Garbage bin gets interesting

Steve getting photobombed by our crazy Tibetan driver at the border with Nepal before our drive through the village


After starting off in the morning we headed to the Nepal border through one of the most amazing gorges / canyons anywhere in the world (really spectacular), but with our insane Tibetan driver. After another almost-creamed yak, we encountered yet another stupid shit Chinese police road blocked traffic cluster fuck until someone finally figured out that the dozens of trucks stopped in both lanes waiting to go to the border really should be in only one lane. Our nutcase Tibetan driver seems to have been thinking about going home because his coup de grace last minutes with us were absolutely the most butt-puckering, white knuckle and toes ride I’ve ever experienced as he careened at stupid Hollywood-impossible speed through the horrifically steep (built impossibly on the gorge wall) switch-backed single street of Zhangmu full of dogs, huge trucks, motorcycles, chickens, cows, children, yaks, and goats all trying to occupy the roughly 8 feet of road width. His magic blasting horn somehow got us to the bottom without death or mutilation of creatures, people, or vehicle, and to the customs station at the Friendship Bridge to Nepal.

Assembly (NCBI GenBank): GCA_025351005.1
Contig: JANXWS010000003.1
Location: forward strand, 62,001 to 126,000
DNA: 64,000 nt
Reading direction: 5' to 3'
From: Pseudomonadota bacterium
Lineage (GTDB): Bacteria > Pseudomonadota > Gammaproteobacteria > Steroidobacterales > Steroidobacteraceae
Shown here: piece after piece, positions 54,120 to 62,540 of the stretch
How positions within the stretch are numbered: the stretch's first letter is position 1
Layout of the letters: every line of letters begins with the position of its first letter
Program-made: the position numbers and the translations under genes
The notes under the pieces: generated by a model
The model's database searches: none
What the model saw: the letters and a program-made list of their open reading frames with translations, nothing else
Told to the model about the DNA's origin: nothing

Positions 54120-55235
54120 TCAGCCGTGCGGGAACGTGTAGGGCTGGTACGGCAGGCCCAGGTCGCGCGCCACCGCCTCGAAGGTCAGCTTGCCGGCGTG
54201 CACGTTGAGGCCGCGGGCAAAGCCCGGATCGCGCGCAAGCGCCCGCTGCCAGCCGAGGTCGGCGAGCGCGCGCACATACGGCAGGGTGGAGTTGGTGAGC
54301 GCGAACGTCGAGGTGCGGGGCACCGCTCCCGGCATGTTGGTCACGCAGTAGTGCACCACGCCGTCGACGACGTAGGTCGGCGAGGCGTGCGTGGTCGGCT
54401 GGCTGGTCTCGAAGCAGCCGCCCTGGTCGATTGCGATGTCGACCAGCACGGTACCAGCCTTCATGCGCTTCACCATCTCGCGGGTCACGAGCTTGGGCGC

Building the Nepal road ‘on the fly’

But the fun didn’t end there… after trudging our way through customs, we were met by our slightly-less insane Nepalese driver and guide who took us through more astounding Himalayan gorge scenery (and horrific Nepalese poverty) on a yet more butt-puckering, muddy cliff-hugging road complete with dodging chickens, goats, dogs, cows, children, huge trucks, overloaded buses, and heavy road equipment (you know… the kind of F-d up roads where over-loaded bus loads of local folks die as they slide hundreds of feet off cliffs into the raging white water river below).

The Avalanche Area where hundreds died in August 2014

At one point we crossed the slippery, muddy track across an enormous mountain slide that wiped out a village and buried over 200 people this past summer. We finally completed the 120 km (70 miles) drive after 4.5 hrs of snaking, cliff-defying, goat- and bus-dodging. The harrowing tale has a swell ending with our finding a reasonable tasty pizza joint in Kathmandu and a well-needed cold BEveRage. Holy shit.